These two words are frequently confused and misused. I often hear people say they are going to hone in on the answer to a question. However,
HONE means to sharpen: You hone your skills or you hone the blade of a knife.
HOME (IN) means to close in on: You home in on the suspect in a crime.
Don’t you love it when you thank a person for doing something routine for you (e.g., handing you your change, passing you a piece of paper) and the response you get, if you get one at all, is “No problem”?
I know it’s not a problem; it’s your freaking job. I am so tempted to say, “I didn’t think it would be a problem, but I’m glad you could handle it.”
It truly is all right to answer oh-so-conventionally and just reply, “You’re welcome.” Or even “Glad to do it.” Like all of us, you really do have problems, but handing me my change isn’t one of them.
My head is reeling. A friend in the corporate world e-mailed me today with this beauty. He writes that it is an excerpt from an email saying the Microsoft Live Meeting product [don’t worry if you don’t know what that is—neither do I] is being phased out and replaced with something called Lync. Then he adds, “I’m beginning to think I live in an alternate dimension from the rest of the people I work with.” He does.
<<Good morning — As you are aware, Microsoft has made a strategic decision to position Lync as the core collaboration solution and to ultimately sunset the Live Meeting Service (LMS).>>
I don’t know where to start. How about at the beginning?
1. Microsoft made a decision. ALL decisions are “strategic.” Lose that overused adjective. And instead of saying “Microsoft has made a decision,” just use the active verb and write, “Microsoft has decided….”
2. Microsoft isn’t “positioning” Lync; it’s going to use it.
3. What is a “core collaboration solution”? I’m guessing it means the primary means of collaborating. That would probably be too direct and clear.
4. “Sunset”! As a verb! Really? This writer means “to discontinue, cancel, stop.” What is wrong with simple, direct English?
People think they sound “professional” when they spew verbiage like this. They don’t sound professional; they sound pompous and full of themselves—and ridiculous.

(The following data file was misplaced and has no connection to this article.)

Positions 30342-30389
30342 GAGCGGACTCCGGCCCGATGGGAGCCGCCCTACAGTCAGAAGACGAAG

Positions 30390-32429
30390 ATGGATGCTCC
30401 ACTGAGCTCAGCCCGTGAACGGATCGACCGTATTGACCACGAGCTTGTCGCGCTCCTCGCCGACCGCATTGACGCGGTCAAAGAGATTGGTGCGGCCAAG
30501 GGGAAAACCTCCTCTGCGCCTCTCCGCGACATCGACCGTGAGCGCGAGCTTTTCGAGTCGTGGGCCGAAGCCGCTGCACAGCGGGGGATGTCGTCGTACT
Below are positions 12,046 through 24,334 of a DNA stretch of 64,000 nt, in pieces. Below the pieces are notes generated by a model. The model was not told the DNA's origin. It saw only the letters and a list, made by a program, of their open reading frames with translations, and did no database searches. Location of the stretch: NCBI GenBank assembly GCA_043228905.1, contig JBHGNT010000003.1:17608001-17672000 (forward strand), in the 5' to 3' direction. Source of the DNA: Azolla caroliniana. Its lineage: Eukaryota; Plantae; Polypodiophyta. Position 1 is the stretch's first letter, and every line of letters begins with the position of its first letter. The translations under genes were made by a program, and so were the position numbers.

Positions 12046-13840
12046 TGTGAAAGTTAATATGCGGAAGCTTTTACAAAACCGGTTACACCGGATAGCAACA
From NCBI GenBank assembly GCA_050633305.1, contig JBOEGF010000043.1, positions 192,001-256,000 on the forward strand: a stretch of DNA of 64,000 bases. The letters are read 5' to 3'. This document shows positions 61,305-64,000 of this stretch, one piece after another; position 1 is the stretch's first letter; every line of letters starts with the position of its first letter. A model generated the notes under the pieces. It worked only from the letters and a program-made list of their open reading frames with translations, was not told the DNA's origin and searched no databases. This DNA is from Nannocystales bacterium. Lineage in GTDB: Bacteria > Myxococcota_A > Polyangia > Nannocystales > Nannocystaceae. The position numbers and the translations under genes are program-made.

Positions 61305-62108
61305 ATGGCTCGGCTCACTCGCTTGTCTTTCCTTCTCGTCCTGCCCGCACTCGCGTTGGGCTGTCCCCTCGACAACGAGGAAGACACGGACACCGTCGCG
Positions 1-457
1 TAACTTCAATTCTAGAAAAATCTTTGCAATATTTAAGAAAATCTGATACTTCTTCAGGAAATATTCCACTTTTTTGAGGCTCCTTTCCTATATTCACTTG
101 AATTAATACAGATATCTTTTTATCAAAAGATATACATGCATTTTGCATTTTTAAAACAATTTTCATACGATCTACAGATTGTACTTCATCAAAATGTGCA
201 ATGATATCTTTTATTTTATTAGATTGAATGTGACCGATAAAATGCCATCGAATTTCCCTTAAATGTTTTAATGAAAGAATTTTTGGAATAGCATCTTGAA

A saying I am deadly tired of is, “It is what it is.” Of course it is, whatever the hell “it” is. If it weren’t what it is, it would be something else. Or perhaps it wouldn’t be anything at all.
This is a meaningless, boring cliché. It’s the lazy person’s way of saying, “This is the way things are.”
In fact, I was able to find a way to contact the United Negro College Fund and wrote to them about the fact that their motto contains a somewhat embarrassing misplaced modifier.
I got a very nice answer back from a woman who works there, a former high school English teacher, who said the UNCF has received many comments over the years about their motto and that they have spent a lot of time and resources discussing whether to change it, but because it is so widely recognized and is even in the Slogan Hall of Fame [who knew?], they have decided not to amend it.
So it stands. I will tilt at other windmills.
A few posts ago I wrote about misplaced modifiers (remember the groom in the silver Ralph Lauren gown?). One that has bothered me for many years is the motto of the United Negro College Fund:
A mind is a terrible thing to waste.
In fact, a mind is not a terrible thing. Modifiers (words providing more information) need to be put next to the word or words they are modifying. In this case, the terrible thing is wasting a mind. Therefore, the motto should read, It is a terrible thing to waste a mind.
I have gone to the UNCF website but cannot find a way to contact them. I guess I will resort to snail mail while the USPS still exists.